How do you teach engineers to think like PMs? You give them the awesome and scary responsibility of choosing their work. Our team learned how to think and prioritize strategically by collectively building an Idea Backlog where we dream up and prioritize impactful projects to tackle. Here's how it works.
What if we turned all our engineers into product owners?
In Part 1, I told a story about how the departure of our PM led my manager and I to split the PM roles between ourselves, to shield the team from the change. This spread the two of us way too thin, which also caused us to be less effective overall. That clearly wasn’t going to work, and burnout lay around the corner.
We decided to make a major change to the team structure with a process that would focus on individual empowerment. What if all our engineers were empowered - and required - to decide what to work on in a truly radical way? What if we asked them all to think like product owners, and take responsibility for team output?
Instead of being fed work from a product manager, our engineers would be responsible for thinking of new features and projects that drive growth and seeing them through to completion through the entire software development cycle. Terrifying? Absolutely.
Individual Empowerment through the Idea Backlog
In this new model, the ball starts with each individual contributor. Armed with a clear vision of the goal (OKR) and the tools to measure them (metrics and analytics), the team is given leeway and authority to work on any project that can drive impact.
We track this process with an Idea Backlog, a prioritized backlog of ideas that are in various stages of maturity. Ideas may range from:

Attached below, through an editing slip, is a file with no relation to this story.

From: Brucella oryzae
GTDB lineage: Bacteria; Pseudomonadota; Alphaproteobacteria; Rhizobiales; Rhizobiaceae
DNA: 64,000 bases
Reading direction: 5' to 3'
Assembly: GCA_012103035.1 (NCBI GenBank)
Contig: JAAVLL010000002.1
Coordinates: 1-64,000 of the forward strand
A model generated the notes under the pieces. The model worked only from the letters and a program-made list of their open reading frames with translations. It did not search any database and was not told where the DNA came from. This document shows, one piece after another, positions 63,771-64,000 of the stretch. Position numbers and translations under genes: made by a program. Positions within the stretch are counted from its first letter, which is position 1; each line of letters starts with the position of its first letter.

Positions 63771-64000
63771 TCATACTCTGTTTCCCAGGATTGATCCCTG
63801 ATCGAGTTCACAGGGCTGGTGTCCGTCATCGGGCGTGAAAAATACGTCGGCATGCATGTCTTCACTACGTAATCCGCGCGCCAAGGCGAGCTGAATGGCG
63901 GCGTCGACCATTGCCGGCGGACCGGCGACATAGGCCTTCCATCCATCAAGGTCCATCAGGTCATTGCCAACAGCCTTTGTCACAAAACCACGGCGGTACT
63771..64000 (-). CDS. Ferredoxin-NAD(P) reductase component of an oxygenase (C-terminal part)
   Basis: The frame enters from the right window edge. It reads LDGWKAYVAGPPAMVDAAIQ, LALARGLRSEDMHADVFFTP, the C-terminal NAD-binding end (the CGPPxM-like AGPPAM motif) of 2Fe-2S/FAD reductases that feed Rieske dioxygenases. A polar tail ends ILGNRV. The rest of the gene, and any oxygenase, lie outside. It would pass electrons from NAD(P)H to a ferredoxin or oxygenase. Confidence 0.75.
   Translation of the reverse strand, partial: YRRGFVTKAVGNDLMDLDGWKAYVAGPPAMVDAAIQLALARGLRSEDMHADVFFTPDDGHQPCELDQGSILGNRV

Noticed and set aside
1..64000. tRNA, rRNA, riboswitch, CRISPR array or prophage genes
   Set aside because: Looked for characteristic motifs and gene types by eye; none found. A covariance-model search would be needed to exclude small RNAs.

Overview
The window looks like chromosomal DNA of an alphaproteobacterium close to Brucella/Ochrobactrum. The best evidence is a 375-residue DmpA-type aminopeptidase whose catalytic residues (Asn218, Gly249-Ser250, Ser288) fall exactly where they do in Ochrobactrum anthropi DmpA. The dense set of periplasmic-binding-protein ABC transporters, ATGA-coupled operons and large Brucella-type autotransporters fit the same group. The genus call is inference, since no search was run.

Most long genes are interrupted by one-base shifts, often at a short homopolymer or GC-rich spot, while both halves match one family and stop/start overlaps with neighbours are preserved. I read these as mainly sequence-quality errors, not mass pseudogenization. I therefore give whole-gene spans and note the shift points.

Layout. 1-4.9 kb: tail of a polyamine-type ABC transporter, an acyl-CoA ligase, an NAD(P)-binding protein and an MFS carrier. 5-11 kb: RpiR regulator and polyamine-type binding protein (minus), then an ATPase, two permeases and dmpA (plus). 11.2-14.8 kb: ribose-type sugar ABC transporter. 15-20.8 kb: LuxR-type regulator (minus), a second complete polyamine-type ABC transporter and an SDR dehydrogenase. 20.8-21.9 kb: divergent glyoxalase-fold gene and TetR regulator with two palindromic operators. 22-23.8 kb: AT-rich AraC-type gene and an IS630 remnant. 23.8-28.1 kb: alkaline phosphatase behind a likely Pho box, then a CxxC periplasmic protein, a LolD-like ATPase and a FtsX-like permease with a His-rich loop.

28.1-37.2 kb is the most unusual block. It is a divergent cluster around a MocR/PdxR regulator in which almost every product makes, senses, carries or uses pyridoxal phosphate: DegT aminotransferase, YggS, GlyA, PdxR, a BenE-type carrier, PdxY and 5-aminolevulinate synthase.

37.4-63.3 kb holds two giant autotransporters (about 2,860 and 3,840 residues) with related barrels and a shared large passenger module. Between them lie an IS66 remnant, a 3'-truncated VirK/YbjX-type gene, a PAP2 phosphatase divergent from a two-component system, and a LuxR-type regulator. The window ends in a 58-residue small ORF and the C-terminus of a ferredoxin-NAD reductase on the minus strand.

- Landing page experiments involving copy or UX tweaks
- New partnership ideas with other companies
- New product ideas that solve a specific problem in the customer journey
- New ways to gather feedback from users
- Total moonshots - 10-year scenarios!
We ask teammates to continuously brainstorm and generate new ideas to keep the creative cycle going. Each week, we check in with the team and see if people have any new ideas for projects and experiments that can move the needle.
How do you think of an idea? Get people in front of customers.
People don’t just think of ideas unprompted! One way we help the team think up ideas is to get them consistently in front of customers. For example, by manning a chat widget on one of our landing pages, our team had to talk to several customers a day and learn about what they were having trouble with - those conversations led to product ideas that eventually became experiments!
In another experiment, I ended up piloting a customer-facing product aimed at restaurant owners and other SMBs. I had long phone conversations with restaurant owners and discovered new use cases and concerns that I had never known about. These become ideas as well.
Other ways we do this is by chatting with our UX researchers and reading customer interviews done by others. No matter whether your company is 5 people or 5000, there are always ways to break through the inertia and get the team in front of customers to build empathy.
Idea Backlog: Product Spec 1-pagers
Our Idea Backlog is really just a Kanban board of big ideas; rough and unfiltered. But they need to eventually get vetted. We do this in a weekly check-in where we vet the fitness of each idea.
Each idea backlog item moves from “this is a cool idea” verbal discussion into written form as a 1-pager specification, written by the idea’s author. This specification needs to have:
- A sense of the opportunity size or impact, usually measured in one of our key metrics ($ or another core business metric - rides, in our case).
- A discussion of how the implementation will work, usually defined as a A/B experiment that is measurable and time-bound.
- A discussion of the risks and non-goals involved.
- Any external stakeholders or teams that also need to be involved.